September 2, 2014

Elyria
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Browns notes: Team waives cornerback Dimitri Patterson

BEREA — Cornerback Dimitri Patterson was paid $6 million to play seven games this season.

He was waived Monday in a surprise move, nine months after signing a three-year, $16 million contract with $6 million guaranteed.

The move, announced in a two-sentence release, happened after coach Pat Shurmur’s news conference. He will address it Wednesday.

Patterson was re-signed in March to compete for a starting spot. He started four games this season — all during Joe Haden’s four-game suspension — and played three as the nickelback, where he excelled in 2011, his first season in Cleveland.

But Patterson frustrated some in the organization when he took nearly two months to return from a high ankle sprain and torn ligament suffered Oct. 7. He missed seven games before returning Dec. 9 against Kansas City.

“Everybody has independent contracts and you all have to put good stuff on film at the end of the day,” Patterson said Nov. 19. “No one’s going to step in for me and say, ‘I forgot. He had an ankle.’ No, they’re going to be, ‘He just got beat for three touchdowns.’ That’s the reality of the situation.”

He played the last two games as the nickelback, playing a total of 60 snaps. For the season, he had 28 tackles and five pass breakups.

He will be replaced by Buster Skrine, who had his ups and downs filling in for Patterson earlier in the year. Skrine is third on the team with 63 tackles and second with 11 breakups. Rookie seventh-rounder Trevin Wade will be the fourth corner.

Patterson was scheduled to make $4.5 million in 2013 and $5.3 million in 2014. He played 14 games in 2011 with one start, 26 tackles and 12 breakups. He didn’t have an interception during his time in Cleveland.

In your face

Quarterback Brandon Weeden had four balls tipped or batted at the line Sunday, raising his league-high total to 21.

Shurmur said the shallow crosses prevalent in the West Coast Offense contribute to the number.

“I think what’s important is we just keep looking to throw the ball in lanes. It’s very hard to throw over guys,” he said. “It happens at times, but we just keep working on it and try to eliminate them.”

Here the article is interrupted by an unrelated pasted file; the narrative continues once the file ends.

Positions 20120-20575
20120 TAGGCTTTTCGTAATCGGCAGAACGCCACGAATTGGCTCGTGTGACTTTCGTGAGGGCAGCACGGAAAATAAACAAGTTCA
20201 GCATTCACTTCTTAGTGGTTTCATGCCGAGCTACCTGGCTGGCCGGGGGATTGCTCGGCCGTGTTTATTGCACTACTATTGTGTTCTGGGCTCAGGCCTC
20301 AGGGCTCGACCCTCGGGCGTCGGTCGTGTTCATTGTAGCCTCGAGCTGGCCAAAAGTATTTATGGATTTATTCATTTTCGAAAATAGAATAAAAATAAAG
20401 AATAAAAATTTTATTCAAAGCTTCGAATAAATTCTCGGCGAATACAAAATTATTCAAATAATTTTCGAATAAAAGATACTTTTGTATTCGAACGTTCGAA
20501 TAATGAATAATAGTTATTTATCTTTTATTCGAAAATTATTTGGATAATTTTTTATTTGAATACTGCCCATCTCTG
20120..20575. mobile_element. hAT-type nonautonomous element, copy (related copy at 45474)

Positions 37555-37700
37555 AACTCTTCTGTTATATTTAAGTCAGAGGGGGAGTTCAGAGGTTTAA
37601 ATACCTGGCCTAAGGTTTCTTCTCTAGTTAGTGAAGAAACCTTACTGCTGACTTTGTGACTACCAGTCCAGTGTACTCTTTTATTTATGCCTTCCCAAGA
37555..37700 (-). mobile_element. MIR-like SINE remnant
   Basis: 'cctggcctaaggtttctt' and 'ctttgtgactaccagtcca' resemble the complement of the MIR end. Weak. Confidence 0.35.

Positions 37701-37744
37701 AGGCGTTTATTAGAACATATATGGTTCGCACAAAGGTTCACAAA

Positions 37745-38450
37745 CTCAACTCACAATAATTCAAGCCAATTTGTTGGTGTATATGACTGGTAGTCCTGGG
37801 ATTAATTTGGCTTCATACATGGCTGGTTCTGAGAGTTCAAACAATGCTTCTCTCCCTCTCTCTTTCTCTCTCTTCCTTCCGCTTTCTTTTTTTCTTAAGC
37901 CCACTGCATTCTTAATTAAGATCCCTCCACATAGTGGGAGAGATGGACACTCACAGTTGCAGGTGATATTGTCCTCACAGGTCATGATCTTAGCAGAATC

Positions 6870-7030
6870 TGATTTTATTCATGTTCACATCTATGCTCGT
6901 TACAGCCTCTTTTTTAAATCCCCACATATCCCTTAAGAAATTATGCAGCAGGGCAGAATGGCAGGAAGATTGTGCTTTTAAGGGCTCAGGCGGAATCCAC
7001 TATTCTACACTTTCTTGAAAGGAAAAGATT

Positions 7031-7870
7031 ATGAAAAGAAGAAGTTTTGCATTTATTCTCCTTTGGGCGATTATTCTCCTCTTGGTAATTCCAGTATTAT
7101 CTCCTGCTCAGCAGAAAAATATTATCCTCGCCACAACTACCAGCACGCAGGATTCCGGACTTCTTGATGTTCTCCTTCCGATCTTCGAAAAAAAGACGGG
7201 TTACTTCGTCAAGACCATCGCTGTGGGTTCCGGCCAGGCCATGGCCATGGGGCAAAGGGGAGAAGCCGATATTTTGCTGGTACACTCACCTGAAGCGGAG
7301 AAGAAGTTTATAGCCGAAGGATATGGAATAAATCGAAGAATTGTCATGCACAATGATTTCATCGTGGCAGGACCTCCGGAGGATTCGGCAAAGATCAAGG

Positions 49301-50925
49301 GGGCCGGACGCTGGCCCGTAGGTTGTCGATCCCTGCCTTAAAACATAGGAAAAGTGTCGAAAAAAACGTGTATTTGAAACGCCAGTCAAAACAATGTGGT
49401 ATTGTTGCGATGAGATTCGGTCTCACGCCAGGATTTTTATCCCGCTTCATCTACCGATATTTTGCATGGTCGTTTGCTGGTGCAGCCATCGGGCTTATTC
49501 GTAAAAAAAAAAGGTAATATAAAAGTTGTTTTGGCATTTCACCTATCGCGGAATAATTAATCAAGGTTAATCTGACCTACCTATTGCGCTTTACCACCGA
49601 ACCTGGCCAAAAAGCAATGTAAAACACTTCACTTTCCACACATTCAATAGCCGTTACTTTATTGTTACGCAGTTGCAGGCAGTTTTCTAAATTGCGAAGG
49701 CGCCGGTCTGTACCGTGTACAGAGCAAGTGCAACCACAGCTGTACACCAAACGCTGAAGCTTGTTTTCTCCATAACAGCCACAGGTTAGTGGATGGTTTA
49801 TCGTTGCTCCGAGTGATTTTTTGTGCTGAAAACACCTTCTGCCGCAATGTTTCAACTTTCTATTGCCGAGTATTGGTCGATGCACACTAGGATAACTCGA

The batted balls Sunday in the loss to the Redskins came on a quick hitch to receiver Joshua Cribbs that was tipped by linebacker Ryan Kerrigan on the edge, a slant to Josh Gordon tipped at the line, a ball batted back into Weeden’s face from a rush up the middle and a swing pass to running back Trent Richardson that Kerrigan got on his way to Weeden.

“We’ve done a decent job of getting rid of the football,” Shurmur said. “So there are times when the rush just stops and puts their hands up. Now we have to do a good job of making sure the ball gets through.”

Defensive breakdown

Shurmur credited the Redskins for their effective use of the play-action pass. Rookie fill-in Kirk Cousins threw for 329 yards, many after play-action fakes and on bootlegs. The Browns repeatedly overpursued, giving him time and room to look downfield.

“They got it going pretty well,” Shurmur said. “I think we were prepared for their style of offense.

“They did a good job. Now when they run play-action, naked (bootleg) game like they were doing, it takes one guy or two guys that are responsible for the backside of the area to either contain it or defend it initially. And then once he’s outside the pocket, then it’s important that we cover well. Each play there was a different scenario, and it wasn’t the same play all the time. We’ve just got to do a better job of defending it.”

No update

Shurmur didn’t have an injury update on strong safety T.J. Ward (knee) and defensive end Frostee Rucker (groin). They left the game and didn’t return.

“We’re still evaluating those injuries,” Shurmur said.

Usama Young slid over from free safety to fill in for Ward, with Tashaun Gipson manning free safety full time. Jabaal Sheard and Billy Winn saw extra snaps in place of Rucker.

Contact Scott Petrak at 329-7253 or spetrak@chroniclet.com. Like him on Facebook and follow him on Twitter.